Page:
Please use this identifier to cite or link to this item: https://hdl.handle.net/10356/81149
Title: The social effects of exergames on older adults : systematic review and metric analysis
Authors: Li, Jinhui
Erdt, Mojisola
Chen, Luxi
Theng, Yin-Leng
Cao, Yuanyuan
Lee, Shan-Qi
Keywords: Active Video Games
Ageing
DRNTU::Social sciences::Sociology
Issue Date: 2018
Source: Li, J., Erdt, M., Chen, L., Cao, Y., Lee, S.-Q., & Theng, Y.-L. (2018). The social effects of exergames on older adults : systematic review and metric analysis. Journal of Medical Internet Research, 20(6), e10486-. doi:10.2196/10486
Series/Report no.: Journal of Medical Internet Research
Abstract: Background: Recently, many studies have been conducted to investigate the effects of exergames on the social well-being of older adults. Objective: The aim of this paper is to synthesize existing studies and provide an overall picture on the social effects of exergames on older adults. Methods: A comprehensive literature search with inclusive criteria was conducted in major social science bibliographic databases. The characteristics of exergames, participants, methodology, as well as outcome measurements were extracted from the relevant studies included in the review. The bibliometric and altmetric outreach of the included studies were also investigated. Results: A total of 10 studies were included in the review, with 8 studies having used the Nintendo Wii platform. Most of the studies recruited healthy older adults from local communities or senior activity centers. Three groups of social-related outcomes have been identified, including emotion-related, behavior-related, and attitude-related outcomes. A metric analysis has shown that the emotion-related and behavior-related outcomes received high attention from both the academic community and social media platforms. Conclusions: Overall, the majority of exergame studies demonstrated promising results for enhanced social well-being, such as reduction of loneliness, increased social connection, and positive attitudes towards others. The paper also provided implications for health care researchers and exergame designers.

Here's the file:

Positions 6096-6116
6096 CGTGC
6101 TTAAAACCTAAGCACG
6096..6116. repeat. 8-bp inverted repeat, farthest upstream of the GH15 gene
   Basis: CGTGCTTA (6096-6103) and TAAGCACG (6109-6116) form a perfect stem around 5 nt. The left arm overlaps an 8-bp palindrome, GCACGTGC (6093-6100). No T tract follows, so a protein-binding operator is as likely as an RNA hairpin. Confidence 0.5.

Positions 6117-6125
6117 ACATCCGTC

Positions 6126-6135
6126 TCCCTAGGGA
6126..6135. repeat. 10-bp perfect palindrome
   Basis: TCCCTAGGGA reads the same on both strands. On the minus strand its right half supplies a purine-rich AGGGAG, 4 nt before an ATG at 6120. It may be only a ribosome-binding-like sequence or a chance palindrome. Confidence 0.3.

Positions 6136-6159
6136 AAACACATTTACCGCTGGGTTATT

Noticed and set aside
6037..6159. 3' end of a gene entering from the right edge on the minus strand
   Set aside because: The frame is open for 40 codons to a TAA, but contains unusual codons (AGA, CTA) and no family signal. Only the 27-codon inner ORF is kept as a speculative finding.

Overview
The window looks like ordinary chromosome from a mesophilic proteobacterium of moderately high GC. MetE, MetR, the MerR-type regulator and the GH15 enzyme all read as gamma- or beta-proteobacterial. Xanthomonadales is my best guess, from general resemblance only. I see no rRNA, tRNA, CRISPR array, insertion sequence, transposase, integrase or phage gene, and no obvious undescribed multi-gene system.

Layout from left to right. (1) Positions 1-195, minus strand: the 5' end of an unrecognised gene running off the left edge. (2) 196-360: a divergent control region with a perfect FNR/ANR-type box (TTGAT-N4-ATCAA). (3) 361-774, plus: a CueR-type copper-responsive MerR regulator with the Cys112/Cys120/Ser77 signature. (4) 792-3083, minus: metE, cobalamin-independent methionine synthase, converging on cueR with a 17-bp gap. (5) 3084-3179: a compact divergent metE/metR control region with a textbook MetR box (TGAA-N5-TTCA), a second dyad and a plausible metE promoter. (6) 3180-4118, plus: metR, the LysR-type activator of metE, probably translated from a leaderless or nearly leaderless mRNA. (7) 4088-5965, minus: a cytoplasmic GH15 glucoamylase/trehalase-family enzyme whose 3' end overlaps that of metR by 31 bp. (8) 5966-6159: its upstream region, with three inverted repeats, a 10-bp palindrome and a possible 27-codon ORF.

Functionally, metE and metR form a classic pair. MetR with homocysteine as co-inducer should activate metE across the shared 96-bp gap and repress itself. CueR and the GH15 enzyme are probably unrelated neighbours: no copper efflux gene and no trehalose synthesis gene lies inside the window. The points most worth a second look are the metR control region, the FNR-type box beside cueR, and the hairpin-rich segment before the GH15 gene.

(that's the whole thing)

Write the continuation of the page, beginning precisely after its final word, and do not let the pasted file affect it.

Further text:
URI: https://hdl.handle.net/10356/81149
http://hdl.handle.net/10220/48170
ISSN: 1439-4456
DOI: 10.2196/10486
Rights: © 2018 Jinhui Li, Mojisola Erdt, Luxi Chen, Yuanyuan Cao, Shan-Qi Lee, Yin-Leng Theng. Originally published in the Journal of Medical Internet Research (http://www.jmir.org). This is an open-access article distributed under the terms of the Creative Commons Attribution License (https://creativecommons.org/licenses/by/4.0/), which permits unrestricted use, distribution, and reproduction in any medium, provided the original work, first published in the Journal of Medical Internet Research, is properly cited. The complete bibliographic information, a link to the original publication on http://www.jmir.org/, as well as this copyright and license information must be included.
Fulltext Permission: open
Fulltext Availability: With Fulltext
Appears in Collections:WKWSCI Journal Articles

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